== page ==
TITLE: I Hate Algebra
GENRE: YA Contemporary
For as long as she can remember, freshman Nicki Miller has been obsessed with the prom. The junior prom would have to wait, though, and three years is like fifteen in teen calculations! Waiting turns out to be the least of her troubles when her father moves out, leaving her depressed and empty. Not even trips to the mall or her sweet tabby can fill the void, but when a handsome upperclassman extends an invitation, her dream is finally within reach. With her baby blue dress hanging in the closet, she is ready for the big day until her grade in algebra class plummets to an F. She then finds herself grounded – no phone, no computer, and her biggest crisis – no prom. Now, she has eight weeks to bring up her grade.
In the longest two months of her life, Nicki wrestles with the separation of her parents, the rudeness of the teacher’s pet, and the frustration of negative numbers. To pass algebra, it will not only take the help of an unexpectedly hot math tutor but also an abundance of determination. In addition to learning some real math lessons, Nicki uncovers some surprising truths about both her family and herself. On the road to accomplishing her goal, she’s about to learn the most valuable lesson - failure does not always equal tragedy.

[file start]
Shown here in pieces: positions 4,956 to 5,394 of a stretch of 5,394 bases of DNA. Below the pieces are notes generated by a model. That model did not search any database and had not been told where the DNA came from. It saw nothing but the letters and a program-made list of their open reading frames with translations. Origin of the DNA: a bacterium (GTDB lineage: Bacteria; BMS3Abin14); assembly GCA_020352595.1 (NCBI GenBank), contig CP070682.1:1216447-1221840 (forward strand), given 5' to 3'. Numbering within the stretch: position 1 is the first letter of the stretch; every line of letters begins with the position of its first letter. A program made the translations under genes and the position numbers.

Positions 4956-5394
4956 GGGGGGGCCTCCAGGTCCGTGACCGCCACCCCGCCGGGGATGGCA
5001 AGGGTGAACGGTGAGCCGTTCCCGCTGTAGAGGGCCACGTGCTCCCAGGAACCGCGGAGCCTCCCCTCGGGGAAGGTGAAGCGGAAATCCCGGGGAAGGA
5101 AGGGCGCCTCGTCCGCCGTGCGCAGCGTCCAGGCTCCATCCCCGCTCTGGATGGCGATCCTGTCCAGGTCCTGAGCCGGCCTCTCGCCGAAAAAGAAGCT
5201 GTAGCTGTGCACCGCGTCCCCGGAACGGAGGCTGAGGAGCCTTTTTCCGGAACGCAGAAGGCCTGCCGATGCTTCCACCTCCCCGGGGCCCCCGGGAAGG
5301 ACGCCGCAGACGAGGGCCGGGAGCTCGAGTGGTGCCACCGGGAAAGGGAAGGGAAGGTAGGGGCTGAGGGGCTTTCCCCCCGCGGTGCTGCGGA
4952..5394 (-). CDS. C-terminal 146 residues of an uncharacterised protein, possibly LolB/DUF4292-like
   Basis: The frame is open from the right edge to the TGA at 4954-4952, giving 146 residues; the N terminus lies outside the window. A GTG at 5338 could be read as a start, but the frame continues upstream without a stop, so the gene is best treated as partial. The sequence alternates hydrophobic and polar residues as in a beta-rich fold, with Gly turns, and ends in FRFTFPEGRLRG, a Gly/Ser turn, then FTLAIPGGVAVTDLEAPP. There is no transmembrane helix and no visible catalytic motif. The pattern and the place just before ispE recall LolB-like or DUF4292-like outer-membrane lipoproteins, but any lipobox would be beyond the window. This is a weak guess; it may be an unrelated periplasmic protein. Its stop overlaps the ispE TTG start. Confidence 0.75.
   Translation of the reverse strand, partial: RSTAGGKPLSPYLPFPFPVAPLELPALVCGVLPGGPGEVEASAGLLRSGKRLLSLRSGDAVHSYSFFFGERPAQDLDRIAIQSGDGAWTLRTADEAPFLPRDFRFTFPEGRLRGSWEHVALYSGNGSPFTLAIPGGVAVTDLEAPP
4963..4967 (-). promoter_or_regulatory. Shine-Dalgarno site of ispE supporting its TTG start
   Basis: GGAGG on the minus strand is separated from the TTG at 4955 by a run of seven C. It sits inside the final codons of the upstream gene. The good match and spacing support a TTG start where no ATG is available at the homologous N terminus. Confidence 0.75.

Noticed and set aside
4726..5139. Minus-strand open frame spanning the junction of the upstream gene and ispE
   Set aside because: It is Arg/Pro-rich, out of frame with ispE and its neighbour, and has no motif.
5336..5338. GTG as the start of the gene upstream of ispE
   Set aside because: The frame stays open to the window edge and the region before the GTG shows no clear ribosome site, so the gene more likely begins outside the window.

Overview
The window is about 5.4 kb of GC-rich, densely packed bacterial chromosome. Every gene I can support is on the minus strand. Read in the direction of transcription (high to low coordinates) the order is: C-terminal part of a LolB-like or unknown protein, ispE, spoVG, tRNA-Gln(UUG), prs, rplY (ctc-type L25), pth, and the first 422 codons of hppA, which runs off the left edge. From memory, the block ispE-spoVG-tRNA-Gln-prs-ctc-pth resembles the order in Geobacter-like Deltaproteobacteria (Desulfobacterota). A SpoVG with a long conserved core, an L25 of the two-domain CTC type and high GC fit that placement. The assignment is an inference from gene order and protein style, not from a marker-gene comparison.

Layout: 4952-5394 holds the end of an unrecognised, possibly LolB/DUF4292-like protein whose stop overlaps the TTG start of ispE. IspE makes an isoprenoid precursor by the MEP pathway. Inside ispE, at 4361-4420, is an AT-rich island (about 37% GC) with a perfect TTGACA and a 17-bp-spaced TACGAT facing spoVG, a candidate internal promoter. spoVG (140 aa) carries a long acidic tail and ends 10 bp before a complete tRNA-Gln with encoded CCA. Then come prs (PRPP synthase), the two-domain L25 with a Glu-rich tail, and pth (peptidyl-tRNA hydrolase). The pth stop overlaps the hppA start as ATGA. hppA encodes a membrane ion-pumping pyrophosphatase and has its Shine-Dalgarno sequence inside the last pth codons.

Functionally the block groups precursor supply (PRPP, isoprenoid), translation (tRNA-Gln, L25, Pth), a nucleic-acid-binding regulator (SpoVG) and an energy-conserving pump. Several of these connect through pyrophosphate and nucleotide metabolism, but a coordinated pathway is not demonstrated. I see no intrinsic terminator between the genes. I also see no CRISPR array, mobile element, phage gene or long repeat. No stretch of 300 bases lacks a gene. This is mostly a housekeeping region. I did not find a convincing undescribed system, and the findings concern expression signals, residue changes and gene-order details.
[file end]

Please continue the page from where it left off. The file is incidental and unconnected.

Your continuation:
Chapter 1- The End
“Nicki, I want you to come live with me.”
All I could do was stare across the kitchen table at him as he fidgeted with the gold band on his ring finger. At that moment I felt hopeful to still see it there. The cup of coffee I’d made for him sat untouched between us as well as the waffles in front of me that looked anything but appetizing.
His baby blue eyes were mirror images of mine, only more bloodshot. With his lips tight in a line, he looked as weary as I felt, that familiar smile that had comforted me for all of my fourteen years was absent from his face. I couldn’t help but ask myself: who was he?
Daddy had been my confidante, my buddy, my advisor. He was the man whose feet mine rested upon as we’d waltzed around the living room while Mom’s black sparkly cocktail dress hung from my small body. For as long as I could remember, he’d sit with me and tried to appear interested as I pored over prom magazines, listening while I obsessed with Mom over gowns and hairdos and shoes. When I struggled with pre-algebra in eighth grade, Daddy had helped me through it. And when I graduated from middle school with honors two months ago, his face beamed as though I had won the Nobel Prize.
He was a stranger to me now. After that bomb my parents dropped on me and my little sister yesterday, here he was asking the unthinkable.